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All the Weight of Our Dreams: On Living Racialized Autism Paperback – June 19, 2017
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"Rebound" by Kwame Alexander
Don't miss best-selling author Kwame Alexander's "Rebound," a new companion novel to his Newbery Award-winner, "The Crossover,"" illustrated with striking graphic novel panels. Pre-order today
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From the Back Cover
What does autism have to do with race? It seems simple, but it is extremely complicated. I urge you to read this anthology and explore this in depth as you dive into the hearts of the authors. They are yellow, brown, red, black, and multi-hued; they are young and old; they share their purpose, their passion, and their pain. But before you embark upon this journey, I have a "spoiler."
On every page, in every account, from every contributor you will find one profound, universal theme threaded silently and artfully throughout the entire anthology. Again and again, you will find that the answer to the aforementioned question, now unspoken, "What does autism have to do with race?" is a gentle, but resounding,"Everything."
- From Preface by Morénike Giwa Onaiwu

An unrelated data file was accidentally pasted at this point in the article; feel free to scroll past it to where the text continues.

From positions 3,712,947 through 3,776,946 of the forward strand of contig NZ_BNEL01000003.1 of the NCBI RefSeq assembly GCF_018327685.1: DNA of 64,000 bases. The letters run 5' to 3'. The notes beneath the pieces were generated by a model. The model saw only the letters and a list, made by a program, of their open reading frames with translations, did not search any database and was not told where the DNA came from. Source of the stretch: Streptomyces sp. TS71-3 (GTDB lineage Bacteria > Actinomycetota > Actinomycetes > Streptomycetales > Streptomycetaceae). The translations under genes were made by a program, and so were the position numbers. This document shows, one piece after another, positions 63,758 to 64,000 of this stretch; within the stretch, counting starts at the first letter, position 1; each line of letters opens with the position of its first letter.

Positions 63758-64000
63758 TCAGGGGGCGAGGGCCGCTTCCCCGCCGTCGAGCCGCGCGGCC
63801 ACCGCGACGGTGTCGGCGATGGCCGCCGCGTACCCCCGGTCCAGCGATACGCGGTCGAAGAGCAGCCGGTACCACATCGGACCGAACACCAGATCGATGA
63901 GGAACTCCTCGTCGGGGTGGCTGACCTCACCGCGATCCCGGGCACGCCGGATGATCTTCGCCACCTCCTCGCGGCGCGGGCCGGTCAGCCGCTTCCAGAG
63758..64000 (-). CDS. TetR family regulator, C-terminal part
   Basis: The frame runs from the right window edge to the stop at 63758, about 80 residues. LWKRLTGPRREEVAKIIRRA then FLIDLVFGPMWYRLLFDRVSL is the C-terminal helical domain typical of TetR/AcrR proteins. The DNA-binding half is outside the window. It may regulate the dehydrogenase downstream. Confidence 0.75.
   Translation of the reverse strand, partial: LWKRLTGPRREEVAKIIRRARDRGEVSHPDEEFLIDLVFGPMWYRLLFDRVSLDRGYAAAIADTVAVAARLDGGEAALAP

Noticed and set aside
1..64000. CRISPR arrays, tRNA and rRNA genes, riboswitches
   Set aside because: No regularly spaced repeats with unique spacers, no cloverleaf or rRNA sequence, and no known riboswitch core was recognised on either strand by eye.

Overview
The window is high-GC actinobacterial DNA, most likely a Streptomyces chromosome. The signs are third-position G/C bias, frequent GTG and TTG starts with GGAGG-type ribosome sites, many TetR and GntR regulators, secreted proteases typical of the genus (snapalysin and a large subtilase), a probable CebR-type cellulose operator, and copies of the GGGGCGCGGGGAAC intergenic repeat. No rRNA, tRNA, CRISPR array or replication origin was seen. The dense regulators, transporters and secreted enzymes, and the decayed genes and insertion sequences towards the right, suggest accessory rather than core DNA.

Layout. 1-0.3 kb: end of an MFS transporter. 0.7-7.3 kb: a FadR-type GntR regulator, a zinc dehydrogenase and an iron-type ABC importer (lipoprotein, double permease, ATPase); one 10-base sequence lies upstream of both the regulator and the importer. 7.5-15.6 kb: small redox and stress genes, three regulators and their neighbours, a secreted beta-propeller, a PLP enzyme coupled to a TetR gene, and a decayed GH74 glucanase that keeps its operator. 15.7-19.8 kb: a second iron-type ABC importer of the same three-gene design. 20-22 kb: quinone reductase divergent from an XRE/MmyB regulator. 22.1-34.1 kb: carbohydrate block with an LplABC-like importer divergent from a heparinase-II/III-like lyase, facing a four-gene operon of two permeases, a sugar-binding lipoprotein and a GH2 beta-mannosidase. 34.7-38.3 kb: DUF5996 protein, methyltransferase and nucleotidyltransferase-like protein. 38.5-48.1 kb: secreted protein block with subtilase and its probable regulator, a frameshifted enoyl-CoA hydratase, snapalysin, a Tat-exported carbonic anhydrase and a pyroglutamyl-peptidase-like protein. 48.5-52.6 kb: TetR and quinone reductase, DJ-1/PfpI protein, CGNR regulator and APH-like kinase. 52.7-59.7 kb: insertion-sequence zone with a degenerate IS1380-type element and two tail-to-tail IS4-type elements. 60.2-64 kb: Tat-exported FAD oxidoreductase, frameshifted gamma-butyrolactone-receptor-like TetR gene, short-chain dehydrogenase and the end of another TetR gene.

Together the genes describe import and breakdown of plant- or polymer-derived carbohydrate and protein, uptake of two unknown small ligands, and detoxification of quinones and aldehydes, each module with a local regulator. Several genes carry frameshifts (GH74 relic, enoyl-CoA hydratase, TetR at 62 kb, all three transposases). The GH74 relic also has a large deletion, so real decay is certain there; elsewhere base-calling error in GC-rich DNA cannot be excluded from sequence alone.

About the Author
Lydia X. Z. Brown is a genderqueer and transracially/transnationally adopted east asian autistic activist, writer, and speaker whose work has largely focused on violence against multiply-marginalized disabled people, especially institutionalization, incarceration, and policing. They have worked to advance transformative change through organizing in the streets, writing legislation, conducting anti-ableism workshops, testifying at regulatory and policy hearings, and disrupting institutional complacency everywhere from the academy to state agencies and the nonprofit-industrial complex. At present, Lydia is Massachusetts Developmental Disabilities Council chairperson, and Autism Women's Network board member.
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A must-read, in my opinion, for any future therapists, educators, etc who intend to work with autistic clients, because I think it is CRUCIAL that we remember autistic people of color and we hear each other's voices.
Who the book is FOR, though, is autistic people ourselves and particularly autistic people of color, and it is beautiful, broad, and guarantees, no matter who you are, a look into the life of someone far in a different position on the spectrum and in the world from you. These are the kinds of connections that I find so valuable. In our similarities, and in our differences, in every page that is entirely disparate from the last chapter/last author and entirely new.